The touch interface is turning out to be a more critical turning point for mobile platforms and for media in general than I think many of us supposed. The tablet platforms are really bringing home an insight that we gleaned from the iPhone/Android interface, but I think become more apparent and important when writ large (literally). Touch appears to be one reason behind the high engagement levels publishers are reporting from their mobile media.
Chris Wilkins, vice president of digital aditions and audience Development at Hearst Magazines Digital Media told me the other day that across their mobile and iPad apps they are seeing an hour or more of engagement on average, compared to ten to fifteen minutes a month on the magazines' Web sites.
Clearly, there are design attributes at work in this disparity, and the use cases are different. But the deeper involvement that touch brings to media probably seems apparent to anyone who peruses content on an iPad. The research remains to be done on this, but the tactile interaction with media has some effect on our level of focus and involvement, I am sure.
The simple process of picture browsing is downright addictive on touch interfaces. For instance, the daily galleries in the news and lifestyle sections of the excellent USAToday iPad app have become evening rituals for me. The New York Post wisely created an app dedicated to images only in its Pix app for iPad. On the Web, I find Time, Inc's revival of the Life brand at Life.com a bit cluttered and tedious to use. It is not on my round of daily browses. But on the iPhone, the images are nicely triaged and compact. The brand gets me on the iPhone but not on the Web.
Aside from page and image flipping, the use of touch in editorial has been scant. The magazines have been trying. Wired includes in each issue animations that you can move backward and forward by dragging your finger inside the frame. The idea is solid, but the execution is still awkward. The animations tend to advance too quickly. Still, it is a start in the right direction.
A number of magazine apps are making an otherwise static page dynamic by letting the user poke at an editorial element to bring up a richer description or change the view of a window. Again, these are good innovations but the implementation is different across publishers.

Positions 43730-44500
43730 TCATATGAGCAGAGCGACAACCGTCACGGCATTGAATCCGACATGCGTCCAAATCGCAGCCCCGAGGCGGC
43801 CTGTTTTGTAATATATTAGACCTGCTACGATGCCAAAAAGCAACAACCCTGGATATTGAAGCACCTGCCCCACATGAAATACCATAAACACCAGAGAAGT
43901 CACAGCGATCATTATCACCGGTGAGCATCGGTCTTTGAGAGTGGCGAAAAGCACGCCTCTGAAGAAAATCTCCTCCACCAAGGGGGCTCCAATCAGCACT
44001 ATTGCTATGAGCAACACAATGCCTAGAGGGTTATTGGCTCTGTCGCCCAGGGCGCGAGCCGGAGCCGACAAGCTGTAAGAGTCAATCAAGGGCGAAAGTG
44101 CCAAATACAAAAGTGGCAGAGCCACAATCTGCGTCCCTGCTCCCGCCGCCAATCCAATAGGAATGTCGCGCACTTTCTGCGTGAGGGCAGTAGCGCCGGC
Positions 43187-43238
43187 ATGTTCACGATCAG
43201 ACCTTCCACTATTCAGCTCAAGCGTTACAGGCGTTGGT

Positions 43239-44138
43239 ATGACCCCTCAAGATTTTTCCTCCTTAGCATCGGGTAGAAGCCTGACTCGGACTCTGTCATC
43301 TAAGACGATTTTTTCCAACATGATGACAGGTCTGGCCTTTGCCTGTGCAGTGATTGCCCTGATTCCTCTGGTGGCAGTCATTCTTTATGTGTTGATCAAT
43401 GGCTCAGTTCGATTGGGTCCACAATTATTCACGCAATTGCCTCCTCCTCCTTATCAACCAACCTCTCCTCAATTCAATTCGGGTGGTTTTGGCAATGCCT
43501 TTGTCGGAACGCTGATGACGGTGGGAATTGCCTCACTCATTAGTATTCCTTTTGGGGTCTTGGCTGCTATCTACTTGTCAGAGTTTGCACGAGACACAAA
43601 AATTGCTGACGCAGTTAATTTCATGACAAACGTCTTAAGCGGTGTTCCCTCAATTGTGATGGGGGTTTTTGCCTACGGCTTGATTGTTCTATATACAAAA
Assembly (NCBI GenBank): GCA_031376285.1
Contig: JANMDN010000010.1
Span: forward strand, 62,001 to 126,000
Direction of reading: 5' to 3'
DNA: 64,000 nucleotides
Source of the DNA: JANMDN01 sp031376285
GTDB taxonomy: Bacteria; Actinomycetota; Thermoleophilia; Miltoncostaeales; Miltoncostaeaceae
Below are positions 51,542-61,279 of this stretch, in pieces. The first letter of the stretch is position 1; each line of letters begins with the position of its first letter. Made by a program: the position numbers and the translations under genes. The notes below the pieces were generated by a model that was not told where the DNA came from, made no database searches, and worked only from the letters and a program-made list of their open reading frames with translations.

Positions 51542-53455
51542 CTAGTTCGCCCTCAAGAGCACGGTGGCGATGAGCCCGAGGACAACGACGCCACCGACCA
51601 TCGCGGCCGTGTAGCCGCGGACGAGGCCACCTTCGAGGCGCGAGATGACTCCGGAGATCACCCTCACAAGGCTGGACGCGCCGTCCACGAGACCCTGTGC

As the magazine apps evolve from issue to issue, publishers are starting to differentiate the properties from print more visually, with on-screen cues that invite touch interaction. The latest issues of Wired and Sports Illustrated, for instance have more visible icons to indicate opportunities for interaction. As the content providers get more accustomed to the smart phone and tablet interfaces, I hope we will see these brands morph away from the digitized paper mindset and toward something new and more interactive/tactile.
Too many publishers have been too intent on replicating their print models in apps (especially on the iPad) to appreciate that at least one Web element should port well to touch interfaces: games. When it comes to touch, gaming is at the leading edge of understanding the different ways in which tapping, dragging, and swiping access our engagement on different levels. The magnificent "Angry Birds" franchise is a great example. The simple act of pulling back on the slingshot that launches your pissed off bird activates a user's sense of physical engagement more effectively I think than the same maneuver made with a mouse on a desktop. There is an opportunity here for publishers to engage (or play with) a user's sense of physics.
Another issue is placement. I am a bit puzzled that publishers aren't leveraging the touch interface in order to allow for more personalization through arrangement. Touch interfaces are just begging for drag-and-drop personalization. And why aren't there simple bucket icons on pages that let me save an article or an image simply by dragging and dropping? Changing the visual landscape is a compelling activity. A wonderful new iPhone game, "Helsing's Fire," illustrates this principle. You drag a light source around the playing field to illuminate and blast a collection of rats. The entire visual plane is transformed as you drag a fingertip across the screen.
This level of basic physical involvement with the digital scene is uniquely absorbing. Developers should also be looking to the Nintendo DS for some tactile design inspiration as well. The Zelda series uses connect-the-dots motifs and object manipulation challenges that involve the player on a whole new level. Touch interface can pull the user into creating causes that have entertaining effects.
Touch interfaces are a kind of 3D for digital content. They add a physical dimension to the media experience and activate the user/viewer/participant's senses on a different plane. My hope is that it gets publishers and marketers to think anew about how to touch the user in new and better ways.